First New Zealand then Germany, universal yardsticks passing through the capital within days of each other imposing their gold standards on English sport. The appearance of the All Blacks was a religious experience for many, deities blessed with qualities beyond our ken, to be worshipped, revered, studied, followed in the hope that one day we might be like them.
Similarly Germany arrive for tomorrow’s friendly at Wembley as demi-gods playing a game with which we are not familiar. Our newspapers are full of anguish at what might be, a commentary of fear over the pain and embarrassment they might inflict.
Identity appears to be at the heart of our troubles. We do not know who or what we are supposed to be. Stuart Lancaster is in pursuit of it, putting at the top of his agenda the need to establish a coherent way in which we think about ourselves as a rugby nation. What we stand for. What we represent. Who we are.
Gary Neville experienced a Twitter epiphany the other week. Eureka, there it was staring us in the face, and of all places in Germany. Yes, in the eccentric outpourings of Jürgen Klopp, the coach of Borussia Dortmund, our identity was revealed. The Germans play like the English. They fight, roll about in the mud, scream defiance, run hard and eventually win by force of will and a refusal to quit. It was enough to send Neville straight to Speaker’s Online Corner to proclaim in 140 characters the way forward.
This ignored the skill bit, the systematic approach to coaching, the subordination of the Bundesliga by the German Football Association, a process which elevates the national team to a station higher than the club sides, inverting the English model where the Premier League revels in its hegemony. Perhaps the experience against Chile last Friday might enlighten Neville. The South Americans did not want for any of the qualities that Neville so cherishes. They fought, ran, tackled just as hard as England. You might argue they did more of all those things because they were fired by the real difference between the sides. A sense of purpose, a sense of who they are and what they are about.
Like New Zealand, Chile is at the end of some distant air route far removed from the centre of the universe, or London as it is otherwise known. The national football team, like the rugby team in New Zealand, is an important part of the country’s identity, a prism through which Chile is known. When the players pull on the shirt they commune in a shared experience that requires no words. There is huge pride in representation, a sense that by pulling on the jersey you serve.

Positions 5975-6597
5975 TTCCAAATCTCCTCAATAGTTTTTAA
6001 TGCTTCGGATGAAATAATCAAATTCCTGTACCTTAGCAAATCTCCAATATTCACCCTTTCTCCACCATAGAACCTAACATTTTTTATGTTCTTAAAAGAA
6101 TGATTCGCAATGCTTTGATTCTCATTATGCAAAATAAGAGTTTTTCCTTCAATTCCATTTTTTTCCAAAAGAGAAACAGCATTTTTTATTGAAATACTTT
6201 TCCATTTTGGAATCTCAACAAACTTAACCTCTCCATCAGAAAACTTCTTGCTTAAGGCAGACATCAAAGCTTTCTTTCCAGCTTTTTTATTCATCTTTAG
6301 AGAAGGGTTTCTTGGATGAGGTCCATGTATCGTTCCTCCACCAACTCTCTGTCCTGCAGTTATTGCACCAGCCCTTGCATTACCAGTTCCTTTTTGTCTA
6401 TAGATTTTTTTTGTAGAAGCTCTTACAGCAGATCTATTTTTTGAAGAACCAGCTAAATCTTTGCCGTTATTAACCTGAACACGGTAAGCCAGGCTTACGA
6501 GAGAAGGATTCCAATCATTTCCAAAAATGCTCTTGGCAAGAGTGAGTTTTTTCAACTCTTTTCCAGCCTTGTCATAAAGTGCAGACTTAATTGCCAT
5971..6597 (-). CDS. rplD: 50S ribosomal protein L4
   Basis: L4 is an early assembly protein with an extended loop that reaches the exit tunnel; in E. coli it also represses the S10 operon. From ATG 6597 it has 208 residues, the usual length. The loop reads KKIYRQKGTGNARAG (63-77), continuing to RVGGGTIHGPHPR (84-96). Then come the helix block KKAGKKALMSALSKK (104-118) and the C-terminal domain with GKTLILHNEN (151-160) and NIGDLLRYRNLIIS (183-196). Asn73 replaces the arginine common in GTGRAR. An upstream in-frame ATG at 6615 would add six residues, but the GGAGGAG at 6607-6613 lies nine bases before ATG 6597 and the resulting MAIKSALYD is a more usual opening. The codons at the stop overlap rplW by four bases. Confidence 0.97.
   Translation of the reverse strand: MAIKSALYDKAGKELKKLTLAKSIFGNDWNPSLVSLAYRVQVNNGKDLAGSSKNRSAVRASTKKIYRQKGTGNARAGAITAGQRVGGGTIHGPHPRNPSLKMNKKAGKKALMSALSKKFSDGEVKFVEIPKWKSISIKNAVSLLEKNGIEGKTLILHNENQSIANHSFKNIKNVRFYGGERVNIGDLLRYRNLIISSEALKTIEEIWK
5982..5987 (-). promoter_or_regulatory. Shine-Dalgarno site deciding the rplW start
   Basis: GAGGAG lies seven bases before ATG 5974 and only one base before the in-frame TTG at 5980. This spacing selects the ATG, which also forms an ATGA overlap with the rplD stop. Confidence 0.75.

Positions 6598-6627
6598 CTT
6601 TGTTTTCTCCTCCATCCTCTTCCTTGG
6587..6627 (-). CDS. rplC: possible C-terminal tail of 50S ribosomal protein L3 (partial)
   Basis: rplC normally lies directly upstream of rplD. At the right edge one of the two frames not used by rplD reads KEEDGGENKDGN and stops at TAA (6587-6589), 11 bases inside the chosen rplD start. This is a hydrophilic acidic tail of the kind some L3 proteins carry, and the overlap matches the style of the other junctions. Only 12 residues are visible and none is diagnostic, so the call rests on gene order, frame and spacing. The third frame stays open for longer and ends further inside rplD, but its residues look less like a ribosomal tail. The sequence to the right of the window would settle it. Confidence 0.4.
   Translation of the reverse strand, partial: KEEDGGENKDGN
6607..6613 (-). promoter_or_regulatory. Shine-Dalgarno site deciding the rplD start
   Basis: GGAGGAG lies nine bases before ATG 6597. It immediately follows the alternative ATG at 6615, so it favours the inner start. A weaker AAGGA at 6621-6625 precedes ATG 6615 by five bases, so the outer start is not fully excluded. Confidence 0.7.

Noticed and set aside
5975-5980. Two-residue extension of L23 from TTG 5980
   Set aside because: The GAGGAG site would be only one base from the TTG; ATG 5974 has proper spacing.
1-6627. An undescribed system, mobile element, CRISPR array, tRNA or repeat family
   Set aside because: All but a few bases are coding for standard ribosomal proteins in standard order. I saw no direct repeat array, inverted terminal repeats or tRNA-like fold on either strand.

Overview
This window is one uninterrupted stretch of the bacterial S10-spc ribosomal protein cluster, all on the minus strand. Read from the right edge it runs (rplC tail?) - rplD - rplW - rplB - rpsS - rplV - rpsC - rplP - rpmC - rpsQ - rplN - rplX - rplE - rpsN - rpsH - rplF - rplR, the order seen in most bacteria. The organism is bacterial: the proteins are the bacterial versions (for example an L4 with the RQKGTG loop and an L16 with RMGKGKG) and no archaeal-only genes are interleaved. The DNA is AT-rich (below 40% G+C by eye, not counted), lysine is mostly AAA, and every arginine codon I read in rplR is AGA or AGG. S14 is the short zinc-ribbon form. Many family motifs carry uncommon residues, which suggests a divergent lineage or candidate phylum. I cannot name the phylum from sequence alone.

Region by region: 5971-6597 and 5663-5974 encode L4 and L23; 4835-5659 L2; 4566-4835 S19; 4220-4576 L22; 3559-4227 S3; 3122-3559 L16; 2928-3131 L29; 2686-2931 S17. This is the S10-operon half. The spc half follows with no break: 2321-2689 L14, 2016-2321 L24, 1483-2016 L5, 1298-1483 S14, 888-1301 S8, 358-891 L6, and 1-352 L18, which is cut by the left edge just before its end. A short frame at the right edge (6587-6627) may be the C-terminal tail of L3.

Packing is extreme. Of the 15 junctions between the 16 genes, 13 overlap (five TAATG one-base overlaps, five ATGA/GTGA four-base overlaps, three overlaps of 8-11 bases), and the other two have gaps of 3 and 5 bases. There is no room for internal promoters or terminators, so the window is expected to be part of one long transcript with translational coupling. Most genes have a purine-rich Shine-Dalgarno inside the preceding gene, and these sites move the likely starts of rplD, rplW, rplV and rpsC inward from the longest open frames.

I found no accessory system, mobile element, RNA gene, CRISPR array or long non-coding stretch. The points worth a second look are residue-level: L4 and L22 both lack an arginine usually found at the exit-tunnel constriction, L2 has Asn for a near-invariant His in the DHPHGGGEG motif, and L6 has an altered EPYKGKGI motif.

Where is the pride in the English experience? Our footballers step down from their Premier League thrones on to a plane of mediocrity where it matters not if you win or lose. There is no national league keeping Chile’s footballers in mansions and Ferraris. The national team is the vehicle that puts them out there.
Germany ensures the primacy of the national team by structuring the club game in a way that serves it. There is hierarchy that everyone accepts unconditionally. English rugby is built the same way but does not have the same sense of nationhood as Germany. Perhaps fate is having its fun with us, slapping about the ears a nation that once governed half the world, imposing its culture and mores on peoples uninvited.
Ironically sport is one of the few domains that allows us to be English. England has no purchase on our passports. When we travel abroad we come not from England but the United Kingdom and our political class represents not our country but four. So Lancaster is right to seek a version of Englishness that suits his team and on which all agree. Greg Dyke’s FA commission must work out what the national team means to us. In the mean time we must suffer the mood swings of individuals, as Dietmar Hamann outlines in a brilliant take on the English game in his book Didi Man: My Love Affair with Liverpool.
England, he argues, has no real understanding of the team concept. Rather we are in thrall to the cult of the individual, expressed perhaps in our attachment to tricky wingers and the compulsion to “beat your man”. Andros Townsend would be our latest saviour. In Germany the team is everything. “England seem to live with the continual hope that putting out a group of talented individuals will create a team. It doesn’t… England has good players but it takes more than good players to get to the business end of a tournament.”
The last time England were successful at a major tournament, as Hamann points out, the national team was populated by great players that led normal lives, for whom the national team was the pinnacle of professional endeavour and through which identity was forged.
Over to you Mr Dyke.